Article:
Arguments over European tax harmonisation look set to cloud debate over this year’s Finance Bill, after the opposition warned during angry Commons exchanges last week that the top rate of UK stamp duty could more than triple.
Conservative accountant MP Nick Gibb raised the prospect of future EU tax ‘harmonisation’ at the 12.5% level of similar taxes in Belgium, and the 10% levied in Portugal.
He protested that, far from affecting homebuyers alone – the UK’s highest rate is currently 3.5% on transactions over £500,000 – business would be hit harder still.
Gibb was pressing an opposition amendment to the Bill that would limit the increases to domestic houses. The Budget increases the duty from 2% to 2.5% on transactions between £250,000 and £500,000, and to 3.5% over £500,000.
He challenged financial secretary Barbara Roche to deny that the intention is to move towards continental levels of taxation on transactions in the same fashion as chancellor Gordon Brown’s promised not to raise corporate taxation before the next general election.
Roche fuelled the speculation by refusing to respond – instead accusing the Tories of seeking to complicate a simple tax on transactions. She also attacked the Conservatives for failing to cost their ideas.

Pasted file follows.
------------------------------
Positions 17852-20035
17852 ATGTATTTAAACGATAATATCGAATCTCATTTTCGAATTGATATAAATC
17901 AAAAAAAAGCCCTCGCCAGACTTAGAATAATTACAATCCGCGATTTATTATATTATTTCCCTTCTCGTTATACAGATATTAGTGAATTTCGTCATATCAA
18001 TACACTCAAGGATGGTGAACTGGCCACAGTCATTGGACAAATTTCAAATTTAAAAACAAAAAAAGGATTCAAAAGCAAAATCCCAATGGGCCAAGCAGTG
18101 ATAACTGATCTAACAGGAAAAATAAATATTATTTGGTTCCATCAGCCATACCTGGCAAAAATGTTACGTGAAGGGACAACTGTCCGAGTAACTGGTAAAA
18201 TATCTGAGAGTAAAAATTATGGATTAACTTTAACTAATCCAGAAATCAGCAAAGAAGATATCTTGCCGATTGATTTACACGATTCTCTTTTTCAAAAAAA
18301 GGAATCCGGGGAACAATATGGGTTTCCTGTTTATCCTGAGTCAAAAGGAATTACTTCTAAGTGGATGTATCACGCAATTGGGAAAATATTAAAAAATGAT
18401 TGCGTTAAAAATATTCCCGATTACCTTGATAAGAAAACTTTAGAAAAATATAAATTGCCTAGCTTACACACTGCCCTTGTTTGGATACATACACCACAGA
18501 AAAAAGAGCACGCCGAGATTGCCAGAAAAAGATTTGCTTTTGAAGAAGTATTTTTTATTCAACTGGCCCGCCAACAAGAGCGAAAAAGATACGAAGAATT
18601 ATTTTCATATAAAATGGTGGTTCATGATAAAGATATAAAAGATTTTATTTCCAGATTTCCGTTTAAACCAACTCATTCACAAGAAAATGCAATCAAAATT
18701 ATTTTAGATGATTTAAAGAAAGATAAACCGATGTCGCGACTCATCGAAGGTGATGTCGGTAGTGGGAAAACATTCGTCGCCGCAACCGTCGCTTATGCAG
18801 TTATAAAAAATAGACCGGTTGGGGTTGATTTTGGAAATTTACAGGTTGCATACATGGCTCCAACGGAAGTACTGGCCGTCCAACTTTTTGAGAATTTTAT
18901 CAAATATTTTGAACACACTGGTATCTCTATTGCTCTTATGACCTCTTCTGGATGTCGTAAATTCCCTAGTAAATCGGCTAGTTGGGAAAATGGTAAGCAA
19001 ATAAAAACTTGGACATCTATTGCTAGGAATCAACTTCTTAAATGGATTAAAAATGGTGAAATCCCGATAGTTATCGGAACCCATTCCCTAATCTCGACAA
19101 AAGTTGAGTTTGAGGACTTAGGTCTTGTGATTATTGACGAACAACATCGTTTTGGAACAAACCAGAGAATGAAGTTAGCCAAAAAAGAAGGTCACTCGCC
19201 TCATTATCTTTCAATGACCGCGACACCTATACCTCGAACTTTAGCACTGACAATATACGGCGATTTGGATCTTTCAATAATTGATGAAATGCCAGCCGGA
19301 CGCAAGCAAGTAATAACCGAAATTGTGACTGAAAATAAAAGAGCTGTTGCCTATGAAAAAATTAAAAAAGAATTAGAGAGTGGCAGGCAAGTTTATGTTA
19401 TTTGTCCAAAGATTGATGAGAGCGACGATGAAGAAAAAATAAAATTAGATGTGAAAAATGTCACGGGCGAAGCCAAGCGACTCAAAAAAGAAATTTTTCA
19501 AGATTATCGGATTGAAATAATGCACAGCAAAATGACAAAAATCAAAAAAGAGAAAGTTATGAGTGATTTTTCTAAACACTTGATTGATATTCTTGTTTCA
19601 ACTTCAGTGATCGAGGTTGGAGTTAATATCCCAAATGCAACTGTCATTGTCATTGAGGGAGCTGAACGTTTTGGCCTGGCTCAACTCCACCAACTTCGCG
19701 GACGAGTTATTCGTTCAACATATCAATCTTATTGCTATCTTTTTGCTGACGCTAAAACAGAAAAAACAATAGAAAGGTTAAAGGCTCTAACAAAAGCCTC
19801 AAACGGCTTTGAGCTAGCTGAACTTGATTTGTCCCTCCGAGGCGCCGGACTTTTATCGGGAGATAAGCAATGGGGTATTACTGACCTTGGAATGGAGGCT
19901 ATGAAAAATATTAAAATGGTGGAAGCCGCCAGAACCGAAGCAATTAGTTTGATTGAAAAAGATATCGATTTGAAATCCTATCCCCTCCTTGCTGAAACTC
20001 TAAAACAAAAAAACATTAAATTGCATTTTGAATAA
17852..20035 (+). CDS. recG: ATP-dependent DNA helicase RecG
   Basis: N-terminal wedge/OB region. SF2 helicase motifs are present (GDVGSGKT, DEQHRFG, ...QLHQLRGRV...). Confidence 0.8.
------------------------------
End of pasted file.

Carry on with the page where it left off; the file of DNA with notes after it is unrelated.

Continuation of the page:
The Tory proposal to exclude property subject to business rates failed by 308 votes to 126.
The vote followed a warning from shadow Treasury minister John Whittingdale that stamp duty would have to be removed from share dealings if London was to avoid losing business to Frankfurt.
Members also debated the removal of widows’ bereavement allowance and the married couples’ allowance – the latter a year before the introduction of the children’s allowance to replace it, claimed to save the Treasury £2bn.
Shadow chief secretary and accountant David Heathcoat-Amory led the criticism of the scrapping of the married couples allowance – save for those over 65 on 5 April next year. He proposed the relief should continue for all pensioners.
This week deliberations on further detail of the Budget legislation moved ‘upstairs’ to a Commons committee room, with early debates scheduled on alcoholic drinks, tobacco, gambling as well as further discussion of taxes on fuel and vehicle excise duty.
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